In other words, they care most about keeping you in the lower, plebian castes all riled and blind as long as possible. This way, power lies. This way we find war and military expenditure and all manner of misprision, torture, environmental rape, WMD and homophobia, you name it. Just ask Karl Rove. Hey, it's a platform. It worked for Dubya. Well, sort of.

Perhaps you secretly agree with this assessment, understanding that the Repubs are indeed mostly shmucks, but at least they're shmucks fighting in your corner. Maybe you think the Dems are no better, and it's all a matter of lesser-of-two-evils, a needful balancing of power, that the nation's new rightward tilt serves Obama right for -- what was it again? "Overreaching"? For daring to accomplish in two short years more than any president in six decades? Right.

One thing's certain: the populace remains angry and scared about, well, what we've always been angry and scared about: jobs, a massive deficit, war and terrorism, taxes and drugs, gangs and goons, evil bumps in the night.

But these days, one source of anger trumps all others. We are perhaps most furious about our dysfunctional political system, one that cherishes acrimony over cohesion, backstabbing over unity, bickering over a calm and respectful, unified vision. (Which is a little strange, considering how much Pelosi and the Dems accomplished in two years. It might have been acerbic, but the output was actually sort of stunning. But never mind that now).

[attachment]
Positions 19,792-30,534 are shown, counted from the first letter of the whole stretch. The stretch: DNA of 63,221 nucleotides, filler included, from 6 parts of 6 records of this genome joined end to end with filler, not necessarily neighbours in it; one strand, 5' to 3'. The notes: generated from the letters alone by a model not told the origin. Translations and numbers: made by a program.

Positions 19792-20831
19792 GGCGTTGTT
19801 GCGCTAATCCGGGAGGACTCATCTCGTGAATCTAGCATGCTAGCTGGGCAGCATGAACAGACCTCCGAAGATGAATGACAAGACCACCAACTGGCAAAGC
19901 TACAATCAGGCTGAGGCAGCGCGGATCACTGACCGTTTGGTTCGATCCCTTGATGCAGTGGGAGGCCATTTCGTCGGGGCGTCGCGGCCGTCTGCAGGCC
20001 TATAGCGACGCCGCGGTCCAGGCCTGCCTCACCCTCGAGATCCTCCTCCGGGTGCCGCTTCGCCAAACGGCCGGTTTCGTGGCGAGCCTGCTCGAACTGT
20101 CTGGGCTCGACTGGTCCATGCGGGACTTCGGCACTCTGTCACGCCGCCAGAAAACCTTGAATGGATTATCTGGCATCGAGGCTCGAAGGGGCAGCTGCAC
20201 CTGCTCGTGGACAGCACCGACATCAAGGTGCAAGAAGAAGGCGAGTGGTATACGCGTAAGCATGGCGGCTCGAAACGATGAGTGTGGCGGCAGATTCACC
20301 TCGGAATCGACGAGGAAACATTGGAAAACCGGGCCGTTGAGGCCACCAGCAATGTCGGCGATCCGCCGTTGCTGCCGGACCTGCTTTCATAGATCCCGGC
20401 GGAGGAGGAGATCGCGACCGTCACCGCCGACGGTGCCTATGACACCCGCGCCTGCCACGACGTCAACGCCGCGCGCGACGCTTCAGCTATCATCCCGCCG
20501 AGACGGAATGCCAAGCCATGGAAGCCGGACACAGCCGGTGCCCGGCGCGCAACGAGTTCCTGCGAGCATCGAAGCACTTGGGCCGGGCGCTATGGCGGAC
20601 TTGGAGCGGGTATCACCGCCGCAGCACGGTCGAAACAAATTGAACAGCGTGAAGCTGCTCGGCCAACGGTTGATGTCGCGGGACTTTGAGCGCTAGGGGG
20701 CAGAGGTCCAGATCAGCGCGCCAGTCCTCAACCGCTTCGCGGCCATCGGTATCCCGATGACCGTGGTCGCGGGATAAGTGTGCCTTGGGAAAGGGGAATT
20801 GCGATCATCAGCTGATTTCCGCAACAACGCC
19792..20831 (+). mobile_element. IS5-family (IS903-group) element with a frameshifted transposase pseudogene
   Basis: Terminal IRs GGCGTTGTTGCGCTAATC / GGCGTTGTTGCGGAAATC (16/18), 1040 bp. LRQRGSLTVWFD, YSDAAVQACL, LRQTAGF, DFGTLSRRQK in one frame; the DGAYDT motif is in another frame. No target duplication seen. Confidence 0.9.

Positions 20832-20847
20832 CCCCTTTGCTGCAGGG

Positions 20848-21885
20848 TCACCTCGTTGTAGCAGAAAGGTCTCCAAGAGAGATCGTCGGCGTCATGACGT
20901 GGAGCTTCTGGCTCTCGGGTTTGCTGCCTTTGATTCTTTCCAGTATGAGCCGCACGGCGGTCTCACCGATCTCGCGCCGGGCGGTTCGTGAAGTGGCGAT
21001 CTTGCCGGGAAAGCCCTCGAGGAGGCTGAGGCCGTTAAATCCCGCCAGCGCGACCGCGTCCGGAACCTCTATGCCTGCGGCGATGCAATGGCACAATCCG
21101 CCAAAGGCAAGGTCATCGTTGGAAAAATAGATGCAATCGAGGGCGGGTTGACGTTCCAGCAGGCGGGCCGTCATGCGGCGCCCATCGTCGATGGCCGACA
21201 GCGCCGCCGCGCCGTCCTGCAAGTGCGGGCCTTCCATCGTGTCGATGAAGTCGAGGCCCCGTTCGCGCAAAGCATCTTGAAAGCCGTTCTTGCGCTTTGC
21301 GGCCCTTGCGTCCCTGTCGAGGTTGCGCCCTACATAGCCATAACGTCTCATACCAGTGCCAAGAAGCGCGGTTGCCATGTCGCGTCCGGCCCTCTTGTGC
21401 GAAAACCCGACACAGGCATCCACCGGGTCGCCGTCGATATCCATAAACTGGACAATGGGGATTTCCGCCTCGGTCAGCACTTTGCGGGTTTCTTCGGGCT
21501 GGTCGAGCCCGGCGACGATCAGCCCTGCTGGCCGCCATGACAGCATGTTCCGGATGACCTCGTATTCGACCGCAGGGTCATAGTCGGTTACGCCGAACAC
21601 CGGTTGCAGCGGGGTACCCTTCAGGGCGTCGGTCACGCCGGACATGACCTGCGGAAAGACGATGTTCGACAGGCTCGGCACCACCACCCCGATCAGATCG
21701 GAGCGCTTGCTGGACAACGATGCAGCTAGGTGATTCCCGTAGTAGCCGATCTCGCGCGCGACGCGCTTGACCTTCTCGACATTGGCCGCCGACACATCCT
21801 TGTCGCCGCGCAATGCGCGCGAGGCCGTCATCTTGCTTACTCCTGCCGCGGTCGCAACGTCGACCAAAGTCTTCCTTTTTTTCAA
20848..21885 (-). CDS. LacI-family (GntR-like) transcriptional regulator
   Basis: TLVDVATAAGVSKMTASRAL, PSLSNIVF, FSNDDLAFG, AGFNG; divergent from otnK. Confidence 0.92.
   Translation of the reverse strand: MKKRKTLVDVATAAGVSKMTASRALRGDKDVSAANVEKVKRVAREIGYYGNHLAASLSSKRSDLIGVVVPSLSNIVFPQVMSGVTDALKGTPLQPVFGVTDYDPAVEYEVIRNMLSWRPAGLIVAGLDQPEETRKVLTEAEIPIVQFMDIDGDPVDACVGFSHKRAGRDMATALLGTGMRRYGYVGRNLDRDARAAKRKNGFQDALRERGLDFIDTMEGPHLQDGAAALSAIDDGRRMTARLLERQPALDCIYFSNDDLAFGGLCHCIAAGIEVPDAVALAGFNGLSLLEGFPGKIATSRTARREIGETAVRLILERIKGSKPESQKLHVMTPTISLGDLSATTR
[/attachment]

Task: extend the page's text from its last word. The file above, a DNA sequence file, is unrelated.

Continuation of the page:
Are both parties to blame for this hateful, acerbic tone? Are they equally responsible for the ongoing divisiveness? Sure. To some degree. Then again, no. Not really. Not by a long shot.

Let's be perfectly clear: The modern Republican party has one masterful, godlike skill unmatched by any other org in this century: Its leaders are geniuses at deceit, at leading throngs of blind believers into rabbit holes of war and fear and factual inaccuracy, often using an aggressively dumbed-down form of Christianity as a trump card. Sexual dread, mistrust of youth, of women, of gays, foreigners, of the ever-changing cultural landscape? It's in the DNA. And the Tea Party chugged it like Budweiser-flavored heroin.

And the Dems?

Please.

The Dems wish they could be that masterful. Progressives are just terribly weak in fearmongering. There is something about the liberal spirit that values independent thought and self-determination, that defies screaming eye-glazed megachurch groupthink dread. This makes it tough to hold power for very long. It's so much easier to rally around sameness, conformity, institution, fear of the Other. Right, Karl?

Proof? Look no further than the GOP's leaders and mouthpieces: Limbaugh and Glenn Beck, O'Reilly and Fox News and even newly minted Senate demigod Mitch McConnell, et al. There are almost no liberal equivalents to these professional liars, warmongers, kingmakers and overlords. In the category of media and message manipulation, the libs have proven disastrous.

I take it back. Not all red-leaning voters this election are hereby screwed. If you're tremendously wealthy and/or run a very large corporation, you're feeling damn good right about now. Wall Street is giddy like Charlie Sheen in a Bangkok brothel, eager for more deregulation, bigger bonuses, less oversight. The CEOs of every oil company in the world are positively orgasmic knowing that their GOP breathren will now asphyxiate all attempts at new environmental legislation and regulation. And so on.

But if you are a lower to middle-class Republican, Tea Partier or flip-flopping indie voter, you are now in the most delightfully ironic position of all - you think you just voted yourself more voice, when in fact you voted for far less. You think yourself a lion; you're actually the meat.

You actually voted yourself into an even lower position on the food chain.

Congratulations.

Misplaced will return tomorrow.